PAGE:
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I have a C# implementation of a C++ COM Interface. I have ported the IDL (Interface) as accurately as I can.

When the C++ app instantiates my object it successfully calls one of the methods. It then tries to call another of the methods but nothing happens. The second call's execution path never makes it to the C# side.

I don't have access to the C++ exe code. I do have a working compiled C++ version of the COM DLL object with code. This is what I am trying to replace in C#.

What can I use to compare the interfaces of the C++ COM and C# COM DLLs to see if there are any differences? Is this even possible? I've tried OLE View by microsoft, but it failes to open the C++ DLL. I think if I can see that my DLL looks exactly like the C++ one it might work.

This question is more about helping my understand where I can go from here. I have asked a very detailed question about the exact implementation I am trying to acheive, but no one is interested. This is why I'm posting a more general question to help guide me to the answer.

I'm really stuck. 25+ hours gone on this already heh.

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3 Answers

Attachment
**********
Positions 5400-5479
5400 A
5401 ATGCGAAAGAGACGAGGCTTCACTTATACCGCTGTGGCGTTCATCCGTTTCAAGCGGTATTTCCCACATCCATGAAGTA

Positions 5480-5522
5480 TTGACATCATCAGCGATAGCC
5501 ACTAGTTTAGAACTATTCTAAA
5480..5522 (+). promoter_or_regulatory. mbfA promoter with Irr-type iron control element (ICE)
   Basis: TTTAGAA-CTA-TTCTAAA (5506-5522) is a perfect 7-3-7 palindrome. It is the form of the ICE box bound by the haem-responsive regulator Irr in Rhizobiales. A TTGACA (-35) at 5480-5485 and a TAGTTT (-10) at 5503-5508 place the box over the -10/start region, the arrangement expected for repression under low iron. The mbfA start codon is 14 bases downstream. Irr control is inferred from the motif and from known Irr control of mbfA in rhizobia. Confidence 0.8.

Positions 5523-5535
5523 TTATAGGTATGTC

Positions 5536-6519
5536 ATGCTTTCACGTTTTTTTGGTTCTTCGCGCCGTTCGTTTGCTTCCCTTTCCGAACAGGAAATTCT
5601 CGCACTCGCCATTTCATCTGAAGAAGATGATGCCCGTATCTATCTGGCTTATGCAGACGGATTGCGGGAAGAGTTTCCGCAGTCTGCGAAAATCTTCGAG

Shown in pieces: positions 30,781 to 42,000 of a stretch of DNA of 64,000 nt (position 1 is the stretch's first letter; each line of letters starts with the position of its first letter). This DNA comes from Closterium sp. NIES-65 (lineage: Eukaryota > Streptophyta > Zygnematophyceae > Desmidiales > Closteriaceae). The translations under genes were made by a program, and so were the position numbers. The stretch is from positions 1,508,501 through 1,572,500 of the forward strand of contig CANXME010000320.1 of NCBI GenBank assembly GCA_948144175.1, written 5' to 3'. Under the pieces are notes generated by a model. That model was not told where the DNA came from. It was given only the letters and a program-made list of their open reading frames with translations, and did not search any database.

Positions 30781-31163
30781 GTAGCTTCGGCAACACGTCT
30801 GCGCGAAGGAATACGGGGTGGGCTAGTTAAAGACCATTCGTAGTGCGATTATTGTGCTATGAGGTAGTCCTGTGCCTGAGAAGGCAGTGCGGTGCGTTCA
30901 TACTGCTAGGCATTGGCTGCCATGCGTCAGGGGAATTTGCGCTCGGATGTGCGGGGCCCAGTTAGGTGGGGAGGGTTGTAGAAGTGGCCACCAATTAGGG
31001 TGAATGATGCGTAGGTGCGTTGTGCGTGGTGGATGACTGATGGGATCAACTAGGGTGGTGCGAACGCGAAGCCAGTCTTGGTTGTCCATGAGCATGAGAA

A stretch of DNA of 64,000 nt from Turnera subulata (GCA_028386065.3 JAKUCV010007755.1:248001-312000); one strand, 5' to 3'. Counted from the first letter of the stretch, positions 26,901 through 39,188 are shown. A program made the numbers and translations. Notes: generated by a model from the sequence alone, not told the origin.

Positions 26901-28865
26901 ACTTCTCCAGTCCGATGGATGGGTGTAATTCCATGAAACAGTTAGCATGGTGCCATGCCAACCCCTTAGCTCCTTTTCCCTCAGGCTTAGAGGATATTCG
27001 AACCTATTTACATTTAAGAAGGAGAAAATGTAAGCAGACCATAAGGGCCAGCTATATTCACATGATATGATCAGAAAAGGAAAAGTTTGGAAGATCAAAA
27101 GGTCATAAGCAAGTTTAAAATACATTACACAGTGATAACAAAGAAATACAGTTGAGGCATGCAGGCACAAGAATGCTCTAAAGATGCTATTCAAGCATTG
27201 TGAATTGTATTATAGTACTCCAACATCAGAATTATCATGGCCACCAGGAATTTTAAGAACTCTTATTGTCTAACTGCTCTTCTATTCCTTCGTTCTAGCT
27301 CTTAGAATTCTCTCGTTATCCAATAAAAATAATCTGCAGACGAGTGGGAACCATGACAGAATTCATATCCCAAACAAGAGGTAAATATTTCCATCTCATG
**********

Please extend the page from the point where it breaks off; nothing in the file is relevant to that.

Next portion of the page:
Have you marked the C# interface with the InterfaceTypeAttribute to tell the CLR that it should marshal it either as IUnknown or as IDispatch?

Because if you didn't, your method slots in the VMT will be messed up.

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Yes, it is IUnknown as per the IDL –  Nanook Jan 14 '10 at 23:07
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I don't suppose you could write your own test app (C++ or C# or both) to work your C# implementation and see what's happening? Feel free to ignore if you've done that already.

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up vote 0 down vote accepted

After solving my compatibility issue, I discovered that The C++ dll doesn't expose the interface items I was expecting. Although this question was aimed at how to debug or compare the exposed interfaces of the 2 dlls, I got my project working by using the [ComImport] attribute on the C# interfaces I was implementing rather than [ComVisible(true)]. I used the [PreserveSig] attribute on the interface declarations to enforce compatibility. This is my understanding of what is happening.

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